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Tax Accountants and folks in the know: Pre-Tax 401k to a RothIRA

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Tax Accountants and folks in the know: Pre-Tax 401k to a RothIRA

Old 07-10-2015, 10:35 AM
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Default Tax Accountants and folks in the know: Pre-Tax 401k to a RothIRA

I've read and read and read... and I *think* I have it right... but thought I'd put it up here.

If you have a Pre-Tax 401k (meaning the funds that went into said 401k were never taxed) -- and you want to put them into a Roth IRA. (no portion of the 401k is post-tax). These are what I believe to be the salient point of the transfer... but if I've missed any big ones or have a "no-no" in there... hit me with it!!

1) You are free to put the entire value of the 401k into said Roth.
2) You will need to pay your current tax rate/bracket on the 401k funds (the current value of the 401k)
3) You need to do it within the number of days allowed or you get a penalty (best to let the brokerage house do this and ensure that it is 100% of the funds being transferred... *not* the deal where the origin holds 20% and cuts you a check for 80%)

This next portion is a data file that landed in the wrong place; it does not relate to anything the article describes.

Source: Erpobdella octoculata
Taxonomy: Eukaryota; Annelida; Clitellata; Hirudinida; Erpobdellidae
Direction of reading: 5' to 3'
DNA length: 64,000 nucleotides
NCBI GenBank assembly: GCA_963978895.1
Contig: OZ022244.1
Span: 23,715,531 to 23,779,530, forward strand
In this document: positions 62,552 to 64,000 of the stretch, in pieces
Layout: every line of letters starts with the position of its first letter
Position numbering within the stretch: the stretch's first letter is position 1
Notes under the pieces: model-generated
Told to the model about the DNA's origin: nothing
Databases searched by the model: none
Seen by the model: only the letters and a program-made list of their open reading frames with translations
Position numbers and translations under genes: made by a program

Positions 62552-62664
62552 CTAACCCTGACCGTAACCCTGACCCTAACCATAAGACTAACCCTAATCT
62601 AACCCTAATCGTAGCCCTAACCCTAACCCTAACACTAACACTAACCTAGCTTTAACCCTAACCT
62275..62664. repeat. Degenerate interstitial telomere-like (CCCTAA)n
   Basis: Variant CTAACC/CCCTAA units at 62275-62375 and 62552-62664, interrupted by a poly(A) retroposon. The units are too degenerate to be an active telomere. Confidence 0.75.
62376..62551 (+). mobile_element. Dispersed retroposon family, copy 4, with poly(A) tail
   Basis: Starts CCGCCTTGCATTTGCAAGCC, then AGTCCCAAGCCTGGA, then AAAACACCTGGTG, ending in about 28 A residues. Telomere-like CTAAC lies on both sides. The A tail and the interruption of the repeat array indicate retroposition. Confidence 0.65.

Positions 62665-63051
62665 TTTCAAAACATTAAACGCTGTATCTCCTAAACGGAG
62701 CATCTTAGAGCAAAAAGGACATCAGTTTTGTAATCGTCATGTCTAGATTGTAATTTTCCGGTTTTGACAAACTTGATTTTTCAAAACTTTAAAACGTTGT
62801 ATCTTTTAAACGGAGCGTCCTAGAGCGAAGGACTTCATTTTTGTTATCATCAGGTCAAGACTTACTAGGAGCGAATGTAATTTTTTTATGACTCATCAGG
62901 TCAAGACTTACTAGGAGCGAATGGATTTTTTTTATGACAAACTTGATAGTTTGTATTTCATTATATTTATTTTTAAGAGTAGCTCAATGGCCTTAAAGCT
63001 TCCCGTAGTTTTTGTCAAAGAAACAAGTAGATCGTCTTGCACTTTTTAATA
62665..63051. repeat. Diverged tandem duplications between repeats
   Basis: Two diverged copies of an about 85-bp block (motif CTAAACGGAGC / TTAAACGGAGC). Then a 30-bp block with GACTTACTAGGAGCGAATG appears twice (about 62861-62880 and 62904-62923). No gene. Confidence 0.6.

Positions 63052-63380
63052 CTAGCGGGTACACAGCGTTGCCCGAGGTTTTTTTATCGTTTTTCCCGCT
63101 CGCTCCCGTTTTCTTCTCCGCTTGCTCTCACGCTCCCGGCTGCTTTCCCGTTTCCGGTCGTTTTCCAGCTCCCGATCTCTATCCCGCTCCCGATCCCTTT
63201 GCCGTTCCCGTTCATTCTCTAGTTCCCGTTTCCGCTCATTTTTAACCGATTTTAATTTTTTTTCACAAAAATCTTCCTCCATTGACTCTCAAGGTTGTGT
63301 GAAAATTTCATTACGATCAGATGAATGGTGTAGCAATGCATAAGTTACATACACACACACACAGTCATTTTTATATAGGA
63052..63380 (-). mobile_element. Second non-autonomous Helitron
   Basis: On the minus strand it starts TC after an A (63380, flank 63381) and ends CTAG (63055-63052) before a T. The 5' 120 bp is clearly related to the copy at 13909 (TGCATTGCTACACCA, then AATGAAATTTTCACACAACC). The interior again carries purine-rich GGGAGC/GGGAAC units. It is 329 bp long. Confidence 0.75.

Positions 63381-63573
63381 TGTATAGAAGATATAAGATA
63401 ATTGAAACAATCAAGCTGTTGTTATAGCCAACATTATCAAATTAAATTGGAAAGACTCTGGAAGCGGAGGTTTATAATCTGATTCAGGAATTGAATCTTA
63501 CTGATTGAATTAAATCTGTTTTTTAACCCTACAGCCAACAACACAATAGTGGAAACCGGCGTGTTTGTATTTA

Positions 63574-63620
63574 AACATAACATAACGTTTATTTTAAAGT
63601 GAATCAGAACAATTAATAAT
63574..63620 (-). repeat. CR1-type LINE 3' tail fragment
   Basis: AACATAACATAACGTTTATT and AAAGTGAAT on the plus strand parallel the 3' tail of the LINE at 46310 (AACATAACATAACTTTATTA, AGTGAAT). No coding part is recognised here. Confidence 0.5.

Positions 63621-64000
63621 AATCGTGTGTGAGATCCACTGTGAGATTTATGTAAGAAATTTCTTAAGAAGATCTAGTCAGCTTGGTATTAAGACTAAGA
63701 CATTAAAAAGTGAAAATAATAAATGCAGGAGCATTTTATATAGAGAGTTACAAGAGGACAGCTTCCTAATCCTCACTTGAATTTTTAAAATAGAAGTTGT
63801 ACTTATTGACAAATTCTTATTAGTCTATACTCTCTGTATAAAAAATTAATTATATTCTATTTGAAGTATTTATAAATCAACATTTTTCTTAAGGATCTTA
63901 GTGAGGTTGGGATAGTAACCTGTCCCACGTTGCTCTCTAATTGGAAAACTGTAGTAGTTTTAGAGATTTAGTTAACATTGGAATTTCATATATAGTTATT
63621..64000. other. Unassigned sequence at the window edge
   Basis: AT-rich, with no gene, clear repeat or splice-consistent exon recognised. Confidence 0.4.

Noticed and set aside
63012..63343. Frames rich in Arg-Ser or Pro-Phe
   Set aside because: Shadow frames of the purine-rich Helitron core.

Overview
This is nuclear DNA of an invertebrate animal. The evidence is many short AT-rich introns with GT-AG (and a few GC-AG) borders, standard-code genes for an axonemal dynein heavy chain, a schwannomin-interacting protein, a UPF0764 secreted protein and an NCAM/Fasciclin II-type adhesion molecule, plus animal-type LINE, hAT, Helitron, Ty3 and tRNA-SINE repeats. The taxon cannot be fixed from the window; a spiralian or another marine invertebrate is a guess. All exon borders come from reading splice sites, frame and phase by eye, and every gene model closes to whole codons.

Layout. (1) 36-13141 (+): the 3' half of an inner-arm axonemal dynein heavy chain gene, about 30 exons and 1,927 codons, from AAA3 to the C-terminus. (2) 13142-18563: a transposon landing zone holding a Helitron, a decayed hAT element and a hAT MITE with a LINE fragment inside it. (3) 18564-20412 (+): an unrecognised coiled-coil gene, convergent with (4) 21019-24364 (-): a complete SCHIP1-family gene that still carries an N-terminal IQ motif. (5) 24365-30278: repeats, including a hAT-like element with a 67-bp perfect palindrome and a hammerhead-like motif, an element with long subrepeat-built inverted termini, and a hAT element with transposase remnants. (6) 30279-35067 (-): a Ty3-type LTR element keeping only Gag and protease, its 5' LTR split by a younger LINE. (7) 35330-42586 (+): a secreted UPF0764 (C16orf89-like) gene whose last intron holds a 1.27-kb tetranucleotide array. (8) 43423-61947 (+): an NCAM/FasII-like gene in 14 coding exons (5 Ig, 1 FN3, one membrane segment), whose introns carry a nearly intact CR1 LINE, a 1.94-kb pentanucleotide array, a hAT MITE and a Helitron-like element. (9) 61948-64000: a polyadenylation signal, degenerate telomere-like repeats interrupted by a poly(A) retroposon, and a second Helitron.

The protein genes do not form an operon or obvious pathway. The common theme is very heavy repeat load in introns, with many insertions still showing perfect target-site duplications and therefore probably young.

Upon withdraw of funds you are *not* liable for any taxes on that money or the money said money has earned while in the Roth, regardless of your earnings or bracket at that time.

If I've got it wrong or if there is anything else you could add that I could have missed - I'd really appreciate it.

I have a meeting setup with my guy, however he's on vacation and I'd like to go in not being a total moron. :D

Thanks,
Pete
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Old 07-10-2015, 10:42 AM
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have the funds of 401k directly transferred to the financial institution...do not let your company issue YOU a check.
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Old 07-10-2015, 10:51 AM
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Originally Posted by OldPete View Post
I've read and read and read... and I *think* I have it right... but thought I'd put it up here.

If you have a Pre-Tax 401k (meaning the funds that went into said 401k were never taxed) -- and you want to put them into a Roth IRA. (no portion of the 401k is post-tax). These are what I believe to be the salient point of the transfer... but if I've missed any big ones or have a "no-no" in there... hit me with it!!